Read John 11:45–57.
As I write this, I’m sitting at my kitchen table on a balmy Saturday afternoon. My train of thought is being derailed every few minutes by my oldest son, Jonah—age six—who’s taken it upon himself to give me regular updates on the weather. A thunderstorm is supposedly on its way, but every time the sky appears as though it’s about to crack wide open with summertime fury, the clouds relent and push on, only to regroup a few minutes later to try again.
Reading the Gospel of John is a bit like waiting on a thunderstorm. Since the first chapter when John the Baptist announced that Jesus was the Lamb of God (1:29), the storm clouds have been gathering, growing thicker and darker with each passing scene. Now, with the raising of Lazarus, we’ve reached a turning point in Jesus’ story. To be sure, the Son of God was always moving toward the cross, but now things will accelerate. The wind will pick up. The rain will start to fall. The peels of thunder will swirl ever closer.
Lazarus’ resurrection is too big—and too public—to ignore. News of the miracle soon spreads far and wide, and before long it reaches the Sanhedrin, the ruling council of the Jews. It’s there that the wonder and beauty of the miracle is strangled by fear. “If we let [Jesus] go on like this, everyone will believe in him, and then the Romans will come and take away both our temple and our nation” (John 11:48). Rather than recognizing Jesus as the Messiah they have been waiting for, they see Him as a problem to be dealt with. They do not fear God, whom they cannot see; they fear the Romans, whose chariots and swords are plenty visible.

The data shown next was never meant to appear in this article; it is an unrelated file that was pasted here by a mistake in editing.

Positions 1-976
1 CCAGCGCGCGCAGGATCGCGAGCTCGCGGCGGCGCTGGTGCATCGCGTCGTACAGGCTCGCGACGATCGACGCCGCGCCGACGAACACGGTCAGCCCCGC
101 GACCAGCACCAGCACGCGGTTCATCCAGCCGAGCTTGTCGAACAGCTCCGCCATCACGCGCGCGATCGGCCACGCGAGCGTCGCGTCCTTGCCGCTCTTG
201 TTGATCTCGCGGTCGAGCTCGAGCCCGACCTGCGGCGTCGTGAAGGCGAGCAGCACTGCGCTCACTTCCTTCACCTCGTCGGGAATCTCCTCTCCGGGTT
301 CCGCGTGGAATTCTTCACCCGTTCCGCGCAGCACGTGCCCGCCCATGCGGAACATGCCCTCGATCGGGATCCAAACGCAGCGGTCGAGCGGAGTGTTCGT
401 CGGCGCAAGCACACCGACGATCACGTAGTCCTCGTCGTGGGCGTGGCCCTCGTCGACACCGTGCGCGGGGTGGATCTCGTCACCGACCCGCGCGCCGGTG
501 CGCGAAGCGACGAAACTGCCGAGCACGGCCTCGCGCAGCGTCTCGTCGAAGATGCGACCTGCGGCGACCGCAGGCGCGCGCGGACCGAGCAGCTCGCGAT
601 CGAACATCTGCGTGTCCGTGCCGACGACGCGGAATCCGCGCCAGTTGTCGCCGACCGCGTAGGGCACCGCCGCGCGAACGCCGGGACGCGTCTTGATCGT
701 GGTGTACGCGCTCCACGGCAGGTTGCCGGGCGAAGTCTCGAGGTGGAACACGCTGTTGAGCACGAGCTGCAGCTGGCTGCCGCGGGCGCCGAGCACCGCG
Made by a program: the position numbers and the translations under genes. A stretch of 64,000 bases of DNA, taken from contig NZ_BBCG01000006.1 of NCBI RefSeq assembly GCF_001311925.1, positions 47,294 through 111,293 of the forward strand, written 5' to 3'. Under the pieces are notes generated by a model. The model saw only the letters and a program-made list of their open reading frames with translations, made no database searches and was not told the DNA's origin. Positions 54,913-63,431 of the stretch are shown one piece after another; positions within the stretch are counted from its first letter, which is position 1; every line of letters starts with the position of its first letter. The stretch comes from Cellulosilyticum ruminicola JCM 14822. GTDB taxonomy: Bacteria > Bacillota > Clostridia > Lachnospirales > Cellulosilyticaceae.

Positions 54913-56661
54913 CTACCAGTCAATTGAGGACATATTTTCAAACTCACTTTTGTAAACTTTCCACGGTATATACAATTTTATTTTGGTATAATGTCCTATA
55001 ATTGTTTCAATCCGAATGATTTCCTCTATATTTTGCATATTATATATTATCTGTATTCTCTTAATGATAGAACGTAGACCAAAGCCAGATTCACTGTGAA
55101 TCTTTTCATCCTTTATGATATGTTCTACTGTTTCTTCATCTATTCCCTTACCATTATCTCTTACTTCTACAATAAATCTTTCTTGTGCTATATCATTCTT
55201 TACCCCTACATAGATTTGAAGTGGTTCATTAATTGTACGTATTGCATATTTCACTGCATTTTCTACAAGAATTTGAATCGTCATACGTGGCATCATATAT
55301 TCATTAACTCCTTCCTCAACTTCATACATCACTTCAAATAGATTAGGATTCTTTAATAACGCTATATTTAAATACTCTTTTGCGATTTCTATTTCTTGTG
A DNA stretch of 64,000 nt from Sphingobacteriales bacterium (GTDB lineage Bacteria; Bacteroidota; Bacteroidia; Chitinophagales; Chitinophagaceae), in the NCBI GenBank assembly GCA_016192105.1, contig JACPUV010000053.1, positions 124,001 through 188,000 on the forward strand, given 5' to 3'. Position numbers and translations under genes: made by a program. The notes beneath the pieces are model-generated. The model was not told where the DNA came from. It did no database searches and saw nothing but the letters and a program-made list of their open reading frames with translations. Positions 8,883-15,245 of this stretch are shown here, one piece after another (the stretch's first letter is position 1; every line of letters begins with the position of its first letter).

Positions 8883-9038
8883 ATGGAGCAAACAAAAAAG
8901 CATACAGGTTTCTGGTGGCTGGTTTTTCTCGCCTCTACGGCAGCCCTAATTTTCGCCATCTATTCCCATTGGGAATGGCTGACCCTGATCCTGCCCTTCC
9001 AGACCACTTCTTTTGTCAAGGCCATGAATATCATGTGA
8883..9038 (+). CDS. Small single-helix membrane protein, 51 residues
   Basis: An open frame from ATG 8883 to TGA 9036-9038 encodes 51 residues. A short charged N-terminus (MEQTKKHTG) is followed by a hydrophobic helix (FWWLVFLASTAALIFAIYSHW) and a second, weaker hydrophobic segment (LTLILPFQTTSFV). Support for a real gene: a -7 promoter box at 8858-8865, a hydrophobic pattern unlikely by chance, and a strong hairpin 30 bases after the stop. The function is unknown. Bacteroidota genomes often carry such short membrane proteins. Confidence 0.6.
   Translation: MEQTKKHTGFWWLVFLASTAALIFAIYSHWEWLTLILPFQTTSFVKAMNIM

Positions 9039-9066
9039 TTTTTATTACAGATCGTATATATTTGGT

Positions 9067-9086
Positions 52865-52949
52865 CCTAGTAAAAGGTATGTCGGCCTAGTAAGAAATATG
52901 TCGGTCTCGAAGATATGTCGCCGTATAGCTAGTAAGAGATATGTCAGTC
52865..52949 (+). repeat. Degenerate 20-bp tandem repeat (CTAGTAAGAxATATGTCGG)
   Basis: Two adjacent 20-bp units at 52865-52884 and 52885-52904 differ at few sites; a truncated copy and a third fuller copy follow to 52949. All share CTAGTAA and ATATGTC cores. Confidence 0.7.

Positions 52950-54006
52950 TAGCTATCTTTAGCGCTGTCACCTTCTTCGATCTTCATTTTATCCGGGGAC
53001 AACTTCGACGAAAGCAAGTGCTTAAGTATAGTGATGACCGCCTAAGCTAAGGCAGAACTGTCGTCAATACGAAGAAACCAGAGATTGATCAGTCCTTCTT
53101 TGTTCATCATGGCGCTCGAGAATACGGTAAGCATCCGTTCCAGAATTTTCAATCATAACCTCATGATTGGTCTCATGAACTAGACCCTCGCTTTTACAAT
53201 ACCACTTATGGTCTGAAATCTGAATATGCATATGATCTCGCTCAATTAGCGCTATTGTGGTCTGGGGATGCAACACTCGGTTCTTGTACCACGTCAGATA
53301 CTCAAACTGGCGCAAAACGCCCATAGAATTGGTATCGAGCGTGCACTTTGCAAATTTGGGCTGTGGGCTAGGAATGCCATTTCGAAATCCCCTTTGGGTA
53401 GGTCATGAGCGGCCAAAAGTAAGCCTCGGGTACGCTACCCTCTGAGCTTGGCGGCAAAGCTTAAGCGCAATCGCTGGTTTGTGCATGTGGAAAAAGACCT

There’s an irony here that John expects his readers to receive. In the decades that followed Jesus’ ministry, the Romans did come and take away both the temple and the nation. The siege of Jerusalem in A.D. 70 was the end of the age. Killing Jesus did nothing to stop it.
But there’s another ironic twist in this scene as well. The high priest, Caiaphas, proclaims the heart of the gospel without realizing it. He says, “You do not realize that it is better for you that one man die for the people than that the whole nation perish” (v. 50). John tells us Caiaphas had strummed this same note once before, having prophesied as high priest “that Jesus would die for the Jewish nation, and not only for that nation but also for the scattered children of God, to bring them together and make them one” (vv. 51–52). Amen, Caiaphas, amen.
Caiaphas doesn’t recognize the beautiful truth in what he’s saying. He simply believes killing Jesus is the expedient thing to do, that His death will prevent trouble with the Romans. But the Romans were never the biggest problem faced by the Jewish people—or any other nation for that matter. Sin is the real enemy. So, yes, Jesus will die for the nation and for the people of God in distant lands, but not as an appeasement to the Roman Empire; He’ll die to pay the price for sin we could never pay on our own.
Jesus is now a wanted Man, but it’s Caiaphas and his co-conspirators who should be pitied. They are bent on murdering their only hope of salvation. They are trading the keys to the kingdom of God for keys to middle management in Jerusalem. They are pushing aside the open arms of the Father in favor of Rome’s cruel fists.
It strikes me—and saddens me—that the spirit of Caiaphas lives on in certain corners of the church today. How many pastors are willing to set aside some clear teaching from God’s Word for the sake of popularity? How many Christian leaders join hands with the culture in the hopes of not losing the privileged place they enjoy? How many people listen to the loud shouts of their fear rather than the calm whispers of their faith? I ask these questions not as an outsider, but as someone who’s given in to the temptation to manage a situation when I should have simply followed the Lord. Like all temptations, this one looks good in the moment but inevitably leads to death.
The ends do not justify the means, no matter what. Whoever said they did never met the Lord. He calls us to faithfulness, not compromise—even when the worst storms come our way. And come they will.